Since the determination of relevance is a matter left to the sound discretion of the trial justice and since this evidence did bear to some extent upon the issue of defendant's presence in the vicinity where the crime was committed and within a time frame of approximately one hour, we cannot say that admission of this evidence constituted an abuse of discretion.


As we pointed out in State v. Lassor, 555 A.2d 339 (R.I. 1989):

*322 "In 1984 G.L. 1956 (1981 Reenactment) § 11-23-2 was amended to read in pertinent part as follows: `Every person guilty of murder in the first degree shall be imprisoned for life. Every person guilty of murder in the first degree (1) committed intentionally while such person was engaged in the commission of another capital offense or other felony for which life imprisonment may be imposed; or (2) committed in a manner creating a great risk of death to more than one person by means of a weapon or device or substance which would normally be hazardous to the life of more than one person; or (3) committed at the direction of another person in return for money or any other thing of monetary value from that person; or (4) committed in a manner involving torture or an aggravated battery to the victim; or (5) committed against any member of the judiciary, law enforcement officer, corrections employee, or fireman arising from the lawful performance of his official duties; or (6) committed by a person who at the time of the murder was committed to confinement in the adult correctional institutions or the state reformatory for women upon conviction of a felony, shall be imprisoned for life and if ordered by the court pursuant to chapter 19.2 of title 12 such person shall not be eligible for parole from said imprisonment. (Emphasis added.) P.L. 1984, ch. 221, § 1.' "During the same session of the General Assembly the Legislature enacted chapter 19.2 of title 12, which sets out the sentencing procedures which will be utilized in implementation of § 11-23-2. P.L. 1984, ch. 362, § 2. These sentencing procedures may be generally described as follows. In all cases in which eligibility for imposition of the penalty of life imprisonment without parole may be invoked by the prosecution, the Attorney General must recommend in writing to the court within twenty days of the date of arraignment that such sentence be imposed. Thereafter, in the event that the jury returns a verdict of guilty of murder in the first degree, the trial justice must instruct the same jury to consider whether it has been proven beyond a reasonable doubt that the murder committed by the defendant involves one of the six circumstances enumerated in § 11-23-2. `If after deliberation the jury finds that one or more of the enumerated circumstances was present, it shall state in writing, signed by the foreman of the jury, which such circumstance or circumstances it found beyond a reasonable doubt.' Section 12-19.2-1. "Upon return of an affirmative verdict, identifying one or more of the six circumstances enumerated in § 11-23-2, the trial justice is required to conduct a presentencing hearing. At said hearing the court shall permit the Attorney General and counsel for the defense to present additional evidence relevant to a determination of the sentence to be imposed. Under the provisions of § 12-19.2-4 the trial justice must consider evidence regarding the nature and circumstances of the offense and the personal history, character, record, and propensities of the defendant, which are relevant to the sentencing determination. After hearing evidence and arguments regarding both aggravating and mitigating circumstances relating to the offense and the defendant, the court may in its discretion impose the sentence of life imprisonment without parole or a sentence of life imprisonment without such limitation. In either event the court must state on the record its reasons for imposing such sentence. "In all instances in which the trial justice imposes a sentence of life imprisonment without parole, the defendant has a right of appeal in respect to this sentence to this court, and this court has the obligation of exercising its own discretion in determining the appropriateness of such sentence. In effect this court must exercise its independent judgment after review of the transcript of the proceedings below and then either may ratify the imposition of the sentence of life imprisonment without parole or may reduce the *323 sentence to life imprisonment. Section 12-19.2-5." 555 A.2d at 351-52. A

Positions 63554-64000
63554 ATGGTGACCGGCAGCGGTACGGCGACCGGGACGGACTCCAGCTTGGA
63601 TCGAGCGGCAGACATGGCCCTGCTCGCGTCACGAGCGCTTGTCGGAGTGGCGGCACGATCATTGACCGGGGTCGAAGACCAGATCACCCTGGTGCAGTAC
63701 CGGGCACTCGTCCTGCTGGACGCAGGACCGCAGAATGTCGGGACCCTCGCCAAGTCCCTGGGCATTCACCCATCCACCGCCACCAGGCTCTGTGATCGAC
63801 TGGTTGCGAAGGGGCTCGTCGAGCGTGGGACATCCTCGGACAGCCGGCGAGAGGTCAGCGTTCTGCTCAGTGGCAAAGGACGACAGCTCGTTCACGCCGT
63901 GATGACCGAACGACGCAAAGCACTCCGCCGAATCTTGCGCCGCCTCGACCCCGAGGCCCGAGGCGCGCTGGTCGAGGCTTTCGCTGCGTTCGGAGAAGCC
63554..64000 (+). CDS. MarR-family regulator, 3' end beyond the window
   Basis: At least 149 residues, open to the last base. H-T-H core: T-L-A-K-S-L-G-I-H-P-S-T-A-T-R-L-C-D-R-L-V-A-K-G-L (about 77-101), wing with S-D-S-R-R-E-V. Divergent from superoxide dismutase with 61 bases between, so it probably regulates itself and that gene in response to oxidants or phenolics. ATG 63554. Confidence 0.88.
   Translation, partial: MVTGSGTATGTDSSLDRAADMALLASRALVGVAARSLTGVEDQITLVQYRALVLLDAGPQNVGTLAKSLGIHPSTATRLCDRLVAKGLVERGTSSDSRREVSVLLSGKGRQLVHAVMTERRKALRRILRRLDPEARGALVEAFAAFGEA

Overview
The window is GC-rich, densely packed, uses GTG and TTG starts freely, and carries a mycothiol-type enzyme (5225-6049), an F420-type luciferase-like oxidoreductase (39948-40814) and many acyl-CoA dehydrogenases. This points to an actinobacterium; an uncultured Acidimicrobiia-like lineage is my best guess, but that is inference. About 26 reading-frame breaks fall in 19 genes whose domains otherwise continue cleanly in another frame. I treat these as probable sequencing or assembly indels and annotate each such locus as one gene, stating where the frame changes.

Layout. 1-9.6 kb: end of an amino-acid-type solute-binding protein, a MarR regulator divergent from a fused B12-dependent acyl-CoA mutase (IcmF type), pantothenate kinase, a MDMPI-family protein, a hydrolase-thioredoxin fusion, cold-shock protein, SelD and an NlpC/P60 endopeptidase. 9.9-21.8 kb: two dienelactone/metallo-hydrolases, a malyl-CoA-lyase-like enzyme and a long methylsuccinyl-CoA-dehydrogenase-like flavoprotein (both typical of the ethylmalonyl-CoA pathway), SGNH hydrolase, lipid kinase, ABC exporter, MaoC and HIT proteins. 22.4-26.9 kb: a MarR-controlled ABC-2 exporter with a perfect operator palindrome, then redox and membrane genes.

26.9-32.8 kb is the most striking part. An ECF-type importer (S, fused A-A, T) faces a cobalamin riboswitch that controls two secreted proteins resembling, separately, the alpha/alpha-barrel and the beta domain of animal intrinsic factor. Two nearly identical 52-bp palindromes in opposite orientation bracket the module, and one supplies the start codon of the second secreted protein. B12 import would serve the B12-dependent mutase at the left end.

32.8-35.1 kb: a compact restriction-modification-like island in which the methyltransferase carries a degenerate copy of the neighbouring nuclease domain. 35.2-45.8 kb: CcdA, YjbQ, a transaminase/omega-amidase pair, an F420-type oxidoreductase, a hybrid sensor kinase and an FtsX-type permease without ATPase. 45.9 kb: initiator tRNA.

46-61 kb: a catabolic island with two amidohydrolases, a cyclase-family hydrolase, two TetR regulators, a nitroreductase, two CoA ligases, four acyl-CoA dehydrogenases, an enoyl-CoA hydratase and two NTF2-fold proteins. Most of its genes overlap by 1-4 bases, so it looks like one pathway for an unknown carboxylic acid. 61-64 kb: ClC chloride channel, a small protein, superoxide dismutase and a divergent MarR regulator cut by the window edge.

The defendant challenges the trial justice's failure to define for the jury the terms "torture" and "aggravated battery". In responding to a claim of facial unconstitutionality, we had stated in State v. Lassor, 555 A.2d at 354, that the Supreme Court of the United States in Gregg v. Georgia, 428 U.S. 153, 96 S. Ct. 2909, 49 L. Ed. 2d 859 (1976), applying the more exacting standard of review utilized in death penalty cases, had declined to hold that "aggravated battery" was unconstitutionally vague. We also pointed out that the Court in Godfrey v. Georgia, 446 U.S. 420, 431-32 n. 13, 100 S. Ct. 1759, 1766 n. 13, 64 L. Ed. 2d 398, 408 n. 13 (1980), had "construed `aggravated battery' in pari materia with `torture' as applied by the Georgia Supreme Court so as to require evidence of serious physical abuse of the victim before death." Lassor, 555 A.2d at 354.